George Graham: Arsenal’s second most successful manager for trophies

This article in the series about Arsenal’s managers is about George Graham the manager.  A separate article will appear in due course about his playing career.

George managed four clubs: Millwall, Arsenal, Leeds, and Tottenham.  His win percentage at Arsenal (48.91%) was the best of his career.  At Tottenham it was 39.68%

George took over at Arsenal on 14 May 1986 and left in February 1995.  He was our 21st manager and our ninth most successful manager in terms of win percentages.    He managed the third most number of games of any manager of Arsenal behind Bertie Mee and Arsene Wenger.  In our table of men who have managed over 100 games at Arsenal he is the fourth most successful.

With six major trophies excluding the Charity Shield he is our second most successful manager in trophy terms – only Arsene Wenger exceeds him.

Here is his record year by year…

Season League FA Cup League Cup Other
1986/7 4th 6th (Watford) Won
1987/8 6th 6th (Nottm F) Final (Luton)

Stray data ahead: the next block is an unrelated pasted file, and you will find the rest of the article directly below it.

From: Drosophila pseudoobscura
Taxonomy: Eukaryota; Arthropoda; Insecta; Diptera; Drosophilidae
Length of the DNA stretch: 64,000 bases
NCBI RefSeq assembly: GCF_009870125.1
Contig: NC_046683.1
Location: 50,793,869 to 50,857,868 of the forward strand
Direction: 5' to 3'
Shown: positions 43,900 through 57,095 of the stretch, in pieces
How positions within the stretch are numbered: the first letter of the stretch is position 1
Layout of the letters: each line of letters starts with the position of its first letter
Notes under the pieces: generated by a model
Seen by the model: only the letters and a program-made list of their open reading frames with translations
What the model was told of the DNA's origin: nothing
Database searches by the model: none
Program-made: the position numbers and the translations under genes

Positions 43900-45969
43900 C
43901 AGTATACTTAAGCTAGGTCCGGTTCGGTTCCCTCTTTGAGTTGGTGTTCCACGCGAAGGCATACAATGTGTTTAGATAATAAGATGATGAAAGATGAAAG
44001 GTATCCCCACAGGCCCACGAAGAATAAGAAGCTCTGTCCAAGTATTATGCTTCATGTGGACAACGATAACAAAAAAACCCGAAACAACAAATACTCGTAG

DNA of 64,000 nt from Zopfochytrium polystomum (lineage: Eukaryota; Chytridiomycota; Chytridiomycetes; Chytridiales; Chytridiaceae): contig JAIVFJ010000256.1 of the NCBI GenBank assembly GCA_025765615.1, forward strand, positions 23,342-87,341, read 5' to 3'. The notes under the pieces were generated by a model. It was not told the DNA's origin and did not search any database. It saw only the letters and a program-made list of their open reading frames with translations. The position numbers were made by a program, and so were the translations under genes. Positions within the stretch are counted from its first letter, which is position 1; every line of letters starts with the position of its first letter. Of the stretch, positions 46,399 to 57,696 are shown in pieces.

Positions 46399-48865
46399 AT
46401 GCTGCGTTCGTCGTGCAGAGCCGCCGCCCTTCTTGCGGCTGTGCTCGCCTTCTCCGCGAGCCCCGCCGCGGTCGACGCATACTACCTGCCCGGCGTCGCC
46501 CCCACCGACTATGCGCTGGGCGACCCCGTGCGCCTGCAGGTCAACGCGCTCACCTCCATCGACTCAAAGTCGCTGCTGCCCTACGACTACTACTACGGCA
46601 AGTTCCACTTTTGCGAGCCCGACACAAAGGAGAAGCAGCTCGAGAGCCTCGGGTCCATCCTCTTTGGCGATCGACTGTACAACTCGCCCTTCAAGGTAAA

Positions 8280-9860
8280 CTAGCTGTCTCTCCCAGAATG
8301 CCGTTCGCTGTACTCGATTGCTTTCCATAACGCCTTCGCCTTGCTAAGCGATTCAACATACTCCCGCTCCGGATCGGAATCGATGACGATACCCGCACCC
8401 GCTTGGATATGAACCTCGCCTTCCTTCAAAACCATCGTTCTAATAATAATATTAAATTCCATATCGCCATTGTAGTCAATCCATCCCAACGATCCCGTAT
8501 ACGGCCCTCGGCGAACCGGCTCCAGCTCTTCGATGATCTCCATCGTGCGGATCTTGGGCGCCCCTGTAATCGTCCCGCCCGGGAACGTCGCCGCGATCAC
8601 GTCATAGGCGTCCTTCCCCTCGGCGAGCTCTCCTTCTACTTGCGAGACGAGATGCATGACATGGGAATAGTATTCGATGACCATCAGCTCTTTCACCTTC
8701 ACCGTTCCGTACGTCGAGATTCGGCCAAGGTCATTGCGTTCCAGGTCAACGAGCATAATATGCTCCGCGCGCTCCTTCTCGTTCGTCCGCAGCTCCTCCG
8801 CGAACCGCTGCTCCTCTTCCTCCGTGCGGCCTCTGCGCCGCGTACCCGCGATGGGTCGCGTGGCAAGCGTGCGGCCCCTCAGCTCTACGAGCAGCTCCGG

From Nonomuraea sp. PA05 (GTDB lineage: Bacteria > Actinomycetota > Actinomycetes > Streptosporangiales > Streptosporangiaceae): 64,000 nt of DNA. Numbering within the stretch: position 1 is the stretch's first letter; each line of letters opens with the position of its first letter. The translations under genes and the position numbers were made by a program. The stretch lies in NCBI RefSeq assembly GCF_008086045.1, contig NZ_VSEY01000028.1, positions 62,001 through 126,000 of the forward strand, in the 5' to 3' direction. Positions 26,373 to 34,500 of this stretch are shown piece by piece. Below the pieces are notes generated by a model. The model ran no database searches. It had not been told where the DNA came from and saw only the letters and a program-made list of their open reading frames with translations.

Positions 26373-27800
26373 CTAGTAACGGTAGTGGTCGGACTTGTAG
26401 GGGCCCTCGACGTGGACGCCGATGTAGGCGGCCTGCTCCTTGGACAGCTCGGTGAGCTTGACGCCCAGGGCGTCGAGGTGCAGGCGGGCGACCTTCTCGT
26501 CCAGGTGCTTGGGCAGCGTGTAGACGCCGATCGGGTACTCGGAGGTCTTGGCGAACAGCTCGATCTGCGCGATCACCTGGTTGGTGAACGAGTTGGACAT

1988/9 1st 3rd (WHU) 3rd (Liverpool)
1989/90 4th 4th (QPR) 4th (Oldham) Charity Sh. Lost
1990/91 1st (2 points ded) SF (Tottenham) 4th (Man U)
1991/2 4th 3rd (Wrexham) 3rd (Coventry) Charity Sh drewEuro Cup 2nd
1992/3 10th Won Won
1993/4 4th 4th (Bolton) 4th (Villa) Charity Sh drewCWC won
1994/5* 12th 3rd (Millwall) 4th (Sheff W) CWC Final

*Part season

After stopping as a player George Graham moved into coaching, first at Crystal Palace and then at QPR, before becoming Millwall boss in December 1982.  He took over a club that was at the foot of the Third Division, with small crowds and a dreadful reputation.

He took them away from relegation and in his second full season had them promoted to the 2nd division.  The year after he left they were promoted to the first division.

Don Howe left in March 1986 and there is a suggestion that the next manager would be Alex Ferguson who was at Aberdeen and acting manager of Scotland.  Ferguson however wanted to stay in charge of Scotland through the World Cup and so Arsenal turned to George Graham.

George Graham let some of the older players go (I’ll go into detail in later articles) and brought in his own players.   He was known from the off as a disciplinarian – and (again as will appear later) has been accused of being unpleasant in his handling of players.

His first achievement was to have Arsenal top of the league at the time of their traditional 100 year anniversary – Xmas 1986.